Now is the Time for Ubuntu
By Keith Kibirango
Regardless of what the numbers tell us and thoughts we may have regarding infection rates across Africa, we cannot confidently say we will not be as affected as other parts of the world. The low infection rate on the continent could be down to limited international travel, the warmer weather or insufficient testing. It is the lack of knowledge that should fill us with fear and dread.
I tend not to ignore scientists when they produce articles that talk about Africa sitting on a ticking time bomb. The World Health Organisation also calls for African leaders to wake up to a potential crisis.
As of a couple of days ago, Africa had 529 cases, 13 deaths and 41 recovered: with the largest numbers in Egypt, Algeria and South Africa. This is relatively low when compared to other countries like China, Italy and Iran where the death role is in thousands.
My argument is that this is only part of the story.
In all fairness, many African countries have put in place swift and drastic measures to curb the spread of Covid-19. South Africa, Nigeria and Ethiopia have barred travel from high-risk countries like Italy, South Korea, Spain, Germany, France, Switzerland, United States, United Kingdom and China. Kenya, Uganda and Cameroon have shut down schools, restaurants and even reduced the number of people attending burials. Rwanda has filed its capital with portable sinks for hand washing in public areas. However, the devil is in the implementation which is proving to be the hardest bit.
For many African countries, policing the behaviour of their population is terribly difficult. From the crowded cities where people have to go to markets to buy food, travel in cramped public transport and, in most cases, there is no access to water points for hand washing. Poor infrastructure also means that there are some areas where public officials are hamstrung by poor roads to enforce any form of social distancing. It will be next to impossible to stop relatives from burying a dead one, often spending days in a small house in mourning. All this goes against the guidance of how not to behave if we are to limit Covid-19 infections.
In one African country, some folks have been seen to find ways out of a quarantine hotel provided at the airport.
What has this got to do with Africa philanthropy you may ask?
We have had big announcements of support from Bill Gates and Jack Ma who have offered financial support and gifts in kind to fight the spread of COVID-19 on the continent. We are yet to see a similar commitment from African philanthropists who could make a difference in supporting governments that would be overwhelmed by a pandemic.
African governments have limited capacity to tackle the numbers currently seen in Asia, North American and Europe. With over 7,100 multi-millionaires, Africans are not lacking in the capacity to make significant donations to help tackle this pandemic.
Now is the time to address COVID-19 across the continent. We cannot assume immunity, nor can we afford to wait for the treatment phase which is far too expensive in terms of human cost and finance. As the World Health Organisation says, we need to act swiftly and act now. Our best course of action as Africa is prevention, prevention, prevention!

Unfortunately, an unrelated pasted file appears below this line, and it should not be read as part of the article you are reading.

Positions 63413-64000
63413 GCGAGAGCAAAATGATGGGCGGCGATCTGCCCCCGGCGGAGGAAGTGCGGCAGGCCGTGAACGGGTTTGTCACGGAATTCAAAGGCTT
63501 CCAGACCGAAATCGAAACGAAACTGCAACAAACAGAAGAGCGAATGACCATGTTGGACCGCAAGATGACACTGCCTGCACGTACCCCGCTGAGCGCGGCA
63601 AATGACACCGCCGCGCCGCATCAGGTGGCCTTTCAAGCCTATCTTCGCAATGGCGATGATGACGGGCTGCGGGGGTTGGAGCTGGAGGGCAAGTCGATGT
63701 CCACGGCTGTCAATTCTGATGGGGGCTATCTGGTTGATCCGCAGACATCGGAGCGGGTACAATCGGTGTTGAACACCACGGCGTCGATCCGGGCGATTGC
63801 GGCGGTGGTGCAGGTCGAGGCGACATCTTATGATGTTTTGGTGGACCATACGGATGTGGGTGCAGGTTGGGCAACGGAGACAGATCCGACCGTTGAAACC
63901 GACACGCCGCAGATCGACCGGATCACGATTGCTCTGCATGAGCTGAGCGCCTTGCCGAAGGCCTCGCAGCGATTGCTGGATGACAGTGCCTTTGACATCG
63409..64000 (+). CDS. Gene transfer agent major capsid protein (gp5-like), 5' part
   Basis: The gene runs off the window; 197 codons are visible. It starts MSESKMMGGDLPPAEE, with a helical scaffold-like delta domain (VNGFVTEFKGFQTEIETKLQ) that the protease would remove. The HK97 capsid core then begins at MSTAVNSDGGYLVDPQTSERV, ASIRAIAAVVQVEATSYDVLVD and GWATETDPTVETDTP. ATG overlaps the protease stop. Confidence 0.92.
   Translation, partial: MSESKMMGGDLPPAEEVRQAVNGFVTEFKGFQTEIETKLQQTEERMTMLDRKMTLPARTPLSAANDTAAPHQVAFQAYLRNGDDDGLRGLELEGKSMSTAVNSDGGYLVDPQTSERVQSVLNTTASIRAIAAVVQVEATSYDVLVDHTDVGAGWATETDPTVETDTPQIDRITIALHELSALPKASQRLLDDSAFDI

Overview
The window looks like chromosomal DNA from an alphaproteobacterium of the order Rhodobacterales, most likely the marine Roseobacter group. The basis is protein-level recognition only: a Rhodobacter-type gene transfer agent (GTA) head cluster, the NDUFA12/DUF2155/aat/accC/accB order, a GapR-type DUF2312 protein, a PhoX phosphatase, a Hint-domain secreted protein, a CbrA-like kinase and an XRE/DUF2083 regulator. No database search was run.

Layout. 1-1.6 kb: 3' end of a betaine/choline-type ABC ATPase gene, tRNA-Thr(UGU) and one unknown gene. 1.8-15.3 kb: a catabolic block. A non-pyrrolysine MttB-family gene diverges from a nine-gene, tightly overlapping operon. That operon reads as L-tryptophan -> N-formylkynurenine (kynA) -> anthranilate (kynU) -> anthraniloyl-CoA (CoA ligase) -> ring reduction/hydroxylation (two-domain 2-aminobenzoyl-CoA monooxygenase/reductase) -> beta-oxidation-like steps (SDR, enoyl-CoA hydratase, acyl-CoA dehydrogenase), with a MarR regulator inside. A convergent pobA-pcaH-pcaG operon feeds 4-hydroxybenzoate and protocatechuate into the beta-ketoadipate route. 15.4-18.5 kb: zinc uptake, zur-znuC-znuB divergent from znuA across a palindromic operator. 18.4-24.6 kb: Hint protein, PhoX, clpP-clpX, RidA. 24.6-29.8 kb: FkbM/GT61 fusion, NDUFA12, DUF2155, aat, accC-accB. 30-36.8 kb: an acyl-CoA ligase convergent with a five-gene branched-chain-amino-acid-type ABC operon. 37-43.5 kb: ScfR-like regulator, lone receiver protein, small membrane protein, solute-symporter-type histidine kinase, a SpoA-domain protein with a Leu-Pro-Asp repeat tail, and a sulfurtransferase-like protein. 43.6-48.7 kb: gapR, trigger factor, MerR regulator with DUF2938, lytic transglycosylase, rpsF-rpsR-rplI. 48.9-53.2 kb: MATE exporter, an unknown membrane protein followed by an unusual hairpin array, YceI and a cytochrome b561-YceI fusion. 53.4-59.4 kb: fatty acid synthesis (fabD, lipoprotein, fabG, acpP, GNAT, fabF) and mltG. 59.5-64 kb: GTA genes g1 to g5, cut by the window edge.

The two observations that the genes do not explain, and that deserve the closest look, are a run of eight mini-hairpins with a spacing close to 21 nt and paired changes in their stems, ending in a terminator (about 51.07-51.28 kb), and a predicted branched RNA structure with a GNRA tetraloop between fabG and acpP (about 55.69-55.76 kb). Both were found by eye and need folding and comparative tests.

Africa’s philanthropists can help by providing financial assistance that will help strengthen our weak health systems, encourage behavioural change like self-isolation and improved hygiene. This is especially important in crowded spaces like slums, refugee camps and poorer settlements where buying soap may be out of the question for many.
African philanthropists can also use their position to make sure people take the threat of COVID-19 seriously. A message from a respected and influential person on social media can have much more impact than many government directives. By going on social media and encouraging washing of hands, respected African philanthropists can make a huge difference. Like sports personalities and rock stars in the West, these individuals can be so inspiring and are able to amplify the message. Finally any gifts in kind like the use of conference-call facilities and access to space for charities and health workers will help relieve the pressure on national health systems in many African countries, should there be more cases.
In my role as Head of Africa Philanthropy at Save the Children, I believe that together with African philanthropists we can do a lot in supporting our health systems and reaching the most vulnerable in our society. Despite the world focusing more on tackling COVID-19, for many vulnerable African children, there are still huge challenges of malnutrition, illness and lack of adequate protection from abuse. We can ensure that we are better prepared should there be an outbreak while also not compromising other impactful work that saves lives. We have to strive hard to stop COVID-19 from reaching our communities.
This is the time for “Ubuntu” which translates as “humanity towards others” as our way of fighting COVID-19 across Africa by protecting and supporting each other.
This article was first published on Africa Legal on March 20, 2020